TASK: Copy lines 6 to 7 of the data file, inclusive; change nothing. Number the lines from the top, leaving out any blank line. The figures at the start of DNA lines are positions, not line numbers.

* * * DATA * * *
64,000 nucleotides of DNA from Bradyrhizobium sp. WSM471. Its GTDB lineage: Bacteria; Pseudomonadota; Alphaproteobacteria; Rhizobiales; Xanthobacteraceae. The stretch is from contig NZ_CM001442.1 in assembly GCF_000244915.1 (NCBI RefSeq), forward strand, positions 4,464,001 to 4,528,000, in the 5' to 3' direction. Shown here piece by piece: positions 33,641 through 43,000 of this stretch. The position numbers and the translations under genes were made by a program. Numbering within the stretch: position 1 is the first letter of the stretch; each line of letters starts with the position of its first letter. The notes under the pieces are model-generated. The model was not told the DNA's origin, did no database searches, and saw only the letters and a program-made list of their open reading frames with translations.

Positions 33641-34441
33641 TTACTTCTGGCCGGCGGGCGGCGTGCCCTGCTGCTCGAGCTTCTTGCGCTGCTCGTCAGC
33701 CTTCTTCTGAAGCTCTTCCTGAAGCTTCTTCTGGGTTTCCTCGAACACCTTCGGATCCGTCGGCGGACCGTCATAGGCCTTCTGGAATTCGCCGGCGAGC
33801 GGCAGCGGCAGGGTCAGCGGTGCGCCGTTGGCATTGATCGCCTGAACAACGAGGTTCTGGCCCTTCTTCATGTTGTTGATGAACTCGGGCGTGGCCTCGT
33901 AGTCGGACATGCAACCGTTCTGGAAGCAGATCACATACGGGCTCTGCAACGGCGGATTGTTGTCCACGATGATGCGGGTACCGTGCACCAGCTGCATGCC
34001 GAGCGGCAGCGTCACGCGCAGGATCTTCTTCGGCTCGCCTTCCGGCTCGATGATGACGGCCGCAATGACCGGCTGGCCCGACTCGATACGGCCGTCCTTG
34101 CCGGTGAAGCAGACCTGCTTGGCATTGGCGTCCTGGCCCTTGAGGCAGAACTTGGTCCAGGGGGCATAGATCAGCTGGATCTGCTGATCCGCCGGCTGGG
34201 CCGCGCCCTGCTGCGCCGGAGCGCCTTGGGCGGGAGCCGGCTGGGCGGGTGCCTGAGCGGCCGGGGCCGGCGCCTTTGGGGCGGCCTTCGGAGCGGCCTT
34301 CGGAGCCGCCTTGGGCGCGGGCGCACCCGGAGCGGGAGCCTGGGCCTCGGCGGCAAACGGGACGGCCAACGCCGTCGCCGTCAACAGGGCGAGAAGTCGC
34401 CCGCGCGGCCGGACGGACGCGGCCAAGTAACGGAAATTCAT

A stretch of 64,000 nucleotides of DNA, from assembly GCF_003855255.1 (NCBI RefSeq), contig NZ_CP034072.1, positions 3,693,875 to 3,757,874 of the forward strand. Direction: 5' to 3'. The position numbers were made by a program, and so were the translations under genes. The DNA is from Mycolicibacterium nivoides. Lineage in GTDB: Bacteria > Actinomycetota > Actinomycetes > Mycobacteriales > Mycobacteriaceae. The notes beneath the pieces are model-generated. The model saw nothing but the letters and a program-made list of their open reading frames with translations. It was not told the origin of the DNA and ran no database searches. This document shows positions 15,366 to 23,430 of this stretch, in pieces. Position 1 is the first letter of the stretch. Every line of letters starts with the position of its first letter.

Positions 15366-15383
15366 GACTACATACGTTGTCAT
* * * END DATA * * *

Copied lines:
33901 AGTCGGACATGCAACCGTTCTGGAAGCAGATCACATACGGGCTCTGCAACGGCGGATTGTTGTCCACGATGATGCGGGTACCGTGCACCAGCTGCATGCC
34001 GAGCGGCAGCGTCACGCGCAGGATCTTCTTCGGCTCGCCTTCCGGCTCGATGATGACGGCCGCAATGACCGGCTGGCCCGACTCGATACGGCCGTCCTTG